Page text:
The Dark Room 3
Suddenly, puzzles! Thousands of them!... well, maybe not so many, but still quite a lot. Master trapper extraordinaire Jonathan May finally returns to his celebrated Dark Room series after over half a decade with The Dark Room: Humanoid Intelligence Experiment #3. Think you have what it takes to escape the confines of one of the strangest places ever built? Prove it!
Just like The Dark Complex before and the original Dark Room, this game is controlled entirely with the mouse. Moving your cursor around the screen causes your perspective to move in the same manner, so swing to the left, right, and so forth to look around. Certain spots in each area can be interacted with by clicking on them. Of course, it won't always be immediately apparent what those clicks do; most of the fun in the Dark Room comes from not only figuring out solutions to puzzles, but what each puzzle actually is, and, in general, each room has its own unique one to solve. Because the movement of the camera and layout might be a bit disorienting for some people, you might find it handy to keep a pen and paper on hand and make your own map and notes to help solve each of the puzzles. (Bonus points for eventual descent into madness and leaving behind only a sheet of paper that reads "All work and no play makes ___ a dull humanoid.")
If you have trouble differentiating colour, make sure to turn on colourblind help via the bottom left of the title screen. Doing so will enable a helpful text prompt letting you know the colour of the room you're working on, and whatever colour your mouse happens to be hovering over at the time. If you need a break, just make use of the game's autosave function; leave, and you can pick up right where you left off the next time you start the game back up again by choosing "continue" at the title.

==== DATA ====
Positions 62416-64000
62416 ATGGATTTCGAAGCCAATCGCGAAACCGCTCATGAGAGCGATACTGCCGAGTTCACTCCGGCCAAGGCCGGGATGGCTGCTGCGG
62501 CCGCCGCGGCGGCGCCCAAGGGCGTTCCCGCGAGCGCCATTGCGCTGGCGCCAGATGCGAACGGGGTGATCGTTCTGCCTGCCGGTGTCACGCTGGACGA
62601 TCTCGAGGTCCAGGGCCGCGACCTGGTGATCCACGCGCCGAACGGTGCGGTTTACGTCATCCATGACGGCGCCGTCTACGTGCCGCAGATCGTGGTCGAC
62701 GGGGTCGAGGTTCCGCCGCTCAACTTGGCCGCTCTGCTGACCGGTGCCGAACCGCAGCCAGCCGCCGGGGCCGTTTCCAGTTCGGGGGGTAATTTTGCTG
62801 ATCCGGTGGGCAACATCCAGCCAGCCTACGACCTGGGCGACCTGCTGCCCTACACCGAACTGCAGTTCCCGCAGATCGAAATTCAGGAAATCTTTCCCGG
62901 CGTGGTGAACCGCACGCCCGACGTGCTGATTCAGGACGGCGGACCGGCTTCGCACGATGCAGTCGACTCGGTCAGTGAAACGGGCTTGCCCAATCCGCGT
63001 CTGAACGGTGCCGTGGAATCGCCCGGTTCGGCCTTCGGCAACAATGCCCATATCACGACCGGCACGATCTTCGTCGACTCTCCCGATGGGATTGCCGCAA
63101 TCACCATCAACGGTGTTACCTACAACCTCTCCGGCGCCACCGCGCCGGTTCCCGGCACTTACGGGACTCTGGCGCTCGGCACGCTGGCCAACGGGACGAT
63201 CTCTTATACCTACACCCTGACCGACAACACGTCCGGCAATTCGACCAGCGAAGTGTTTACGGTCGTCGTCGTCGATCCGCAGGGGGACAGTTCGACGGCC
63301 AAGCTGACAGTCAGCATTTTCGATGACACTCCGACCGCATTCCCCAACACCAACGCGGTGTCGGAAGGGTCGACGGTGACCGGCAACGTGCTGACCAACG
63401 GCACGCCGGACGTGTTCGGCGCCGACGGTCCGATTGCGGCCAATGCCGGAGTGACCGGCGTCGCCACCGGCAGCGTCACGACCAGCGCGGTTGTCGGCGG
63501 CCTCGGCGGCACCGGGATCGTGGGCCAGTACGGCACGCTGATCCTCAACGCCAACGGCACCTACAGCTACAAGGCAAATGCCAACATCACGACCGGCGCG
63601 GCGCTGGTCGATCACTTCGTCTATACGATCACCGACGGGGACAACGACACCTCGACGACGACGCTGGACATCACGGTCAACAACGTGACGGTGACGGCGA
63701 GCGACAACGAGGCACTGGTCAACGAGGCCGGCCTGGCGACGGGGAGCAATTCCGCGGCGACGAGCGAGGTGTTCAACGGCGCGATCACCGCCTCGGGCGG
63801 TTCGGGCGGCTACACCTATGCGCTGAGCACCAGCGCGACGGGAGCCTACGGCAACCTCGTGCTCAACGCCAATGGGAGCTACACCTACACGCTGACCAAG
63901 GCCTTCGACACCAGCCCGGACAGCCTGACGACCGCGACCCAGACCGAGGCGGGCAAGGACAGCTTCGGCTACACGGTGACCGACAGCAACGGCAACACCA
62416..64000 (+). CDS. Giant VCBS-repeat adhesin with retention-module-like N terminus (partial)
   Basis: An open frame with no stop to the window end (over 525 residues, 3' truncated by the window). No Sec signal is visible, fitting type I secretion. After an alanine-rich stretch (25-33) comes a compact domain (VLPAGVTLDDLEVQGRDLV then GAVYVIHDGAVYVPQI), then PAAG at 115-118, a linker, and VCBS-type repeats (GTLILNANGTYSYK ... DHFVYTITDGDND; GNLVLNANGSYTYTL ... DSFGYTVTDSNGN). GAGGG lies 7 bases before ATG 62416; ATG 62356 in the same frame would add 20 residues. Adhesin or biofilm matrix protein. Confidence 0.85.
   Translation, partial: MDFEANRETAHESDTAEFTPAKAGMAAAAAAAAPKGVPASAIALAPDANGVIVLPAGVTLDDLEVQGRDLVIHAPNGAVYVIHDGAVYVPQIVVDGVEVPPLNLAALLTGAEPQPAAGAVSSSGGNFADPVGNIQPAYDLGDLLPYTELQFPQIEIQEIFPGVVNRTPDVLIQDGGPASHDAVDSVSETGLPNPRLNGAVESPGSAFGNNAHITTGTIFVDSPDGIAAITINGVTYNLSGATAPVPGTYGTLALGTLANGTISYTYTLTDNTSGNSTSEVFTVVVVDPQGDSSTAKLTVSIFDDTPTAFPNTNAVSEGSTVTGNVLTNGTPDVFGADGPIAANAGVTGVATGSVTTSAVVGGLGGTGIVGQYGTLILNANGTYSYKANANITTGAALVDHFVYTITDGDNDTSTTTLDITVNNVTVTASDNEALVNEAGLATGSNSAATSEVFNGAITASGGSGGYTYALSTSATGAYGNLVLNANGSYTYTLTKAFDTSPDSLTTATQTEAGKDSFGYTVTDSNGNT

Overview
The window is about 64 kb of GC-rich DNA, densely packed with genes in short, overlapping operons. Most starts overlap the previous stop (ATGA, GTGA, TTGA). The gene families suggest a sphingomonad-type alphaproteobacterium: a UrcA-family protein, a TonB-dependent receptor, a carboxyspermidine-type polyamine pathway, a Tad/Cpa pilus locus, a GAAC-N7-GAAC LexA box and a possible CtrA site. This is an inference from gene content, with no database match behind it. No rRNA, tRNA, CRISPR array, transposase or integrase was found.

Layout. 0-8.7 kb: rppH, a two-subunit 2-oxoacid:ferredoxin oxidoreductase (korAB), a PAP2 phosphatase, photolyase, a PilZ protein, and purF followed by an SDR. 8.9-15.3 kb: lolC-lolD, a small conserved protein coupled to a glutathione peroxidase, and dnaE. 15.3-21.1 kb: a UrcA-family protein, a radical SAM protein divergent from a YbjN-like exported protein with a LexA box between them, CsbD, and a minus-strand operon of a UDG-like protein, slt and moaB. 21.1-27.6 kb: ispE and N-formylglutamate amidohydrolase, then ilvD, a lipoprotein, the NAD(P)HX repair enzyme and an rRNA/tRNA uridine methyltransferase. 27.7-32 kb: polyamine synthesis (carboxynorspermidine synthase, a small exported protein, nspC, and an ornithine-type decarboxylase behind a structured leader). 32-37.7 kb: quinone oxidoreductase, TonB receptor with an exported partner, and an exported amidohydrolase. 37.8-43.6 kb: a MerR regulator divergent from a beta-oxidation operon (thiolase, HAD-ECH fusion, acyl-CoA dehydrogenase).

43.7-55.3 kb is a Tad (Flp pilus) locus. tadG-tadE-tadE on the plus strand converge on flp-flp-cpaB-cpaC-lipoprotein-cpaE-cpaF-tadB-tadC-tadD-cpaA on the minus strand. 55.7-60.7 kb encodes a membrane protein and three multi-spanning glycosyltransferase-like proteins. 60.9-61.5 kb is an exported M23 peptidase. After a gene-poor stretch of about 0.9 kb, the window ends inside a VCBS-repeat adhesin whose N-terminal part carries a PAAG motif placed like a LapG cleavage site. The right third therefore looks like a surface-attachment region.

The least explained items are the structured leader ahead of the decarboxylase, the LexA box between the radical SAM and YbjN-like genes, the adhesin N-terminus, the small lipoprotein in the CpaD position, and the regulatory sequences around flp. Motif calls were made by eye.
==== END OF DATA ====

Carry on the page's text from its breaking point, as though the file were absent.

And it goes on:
Analysis: It doesn't take a lot to make a puzzle game, but it does take a lot to make one stand out in your memory for longer than it takes to actually complete it. Jonathan May's Dark Room series seems to accomplish that effortlessly. A lot of that comes from the easy marriage between otherworldly design and inventive gameplay. If you ask someone who has played the Dark Complex now, even five years down the road, their reaction might be to narrow their eyes and hiss "the red room" with the same amount of theatrics Lex Luthor might use for cursing Superman. There really is nothing else like it, and getting to experience it on your own for the first time is wonderful and more than a little strange, an experience punctuated by the sort of "Aha!" moments that make puzzle solving so rewarding.
Of course, the Dark Room's sink-or-swim approach to gameplay, not unlike getting tossed without your floaties into the deep end of the pool, means that players who require instruction to grasp the concept and proceed are probably going to be a little baffled and disconcerted here. Being the sort of person with both the pathfinding and problem solving skills of a particularly dense dog with a blanket thrown over it, I initially had a bit of trouble getting my bearings as I moved from room to room, and more importantly, figuring out what was required in each one. The Dark Room series has always demanded a certain willingness to experiment, and the third installment is no different, sporting puzzles that require attention to detail and the ability to think outside the box.
But as challenging as the Dark Room can be, it never feels like it crosses into the realm of the unreasonable. For me, that distinction depends on whether your reaction to any given solution is "Oh, I get it!" or "How was I ever supposed to figure that out?" If we're being honest with each other here, I did need to resort to some help to solve a few puzzles, or at least nudge me in the right direction (dog under a blanket, remember). In most cases, (especially in the Cyan room) I found out that my problem was simply getting disoriented; using omnipresent glowing button as a focal point can really help with this. Once you know what you're doing, you can't help but marvel at how smartly everything is laid out.
While not as big as The Dark Complex, this third game in the series still offers up six rooms and some exceptionally abstract puzzles. The simple truth is that the puzzles themselves aren't usually that complex... instead, it's puzzling out what the puzzle actually is that's difficult. (The puzzle puzzles, if you will... no, you start making sense!) The Dark Room 3 is every bit as captivating as its predecessors, and another feather in the cap of Jonathan May. Whom, might I add, has quite a promising career ahead of him designing devious lairs beneath supervillain hideouts.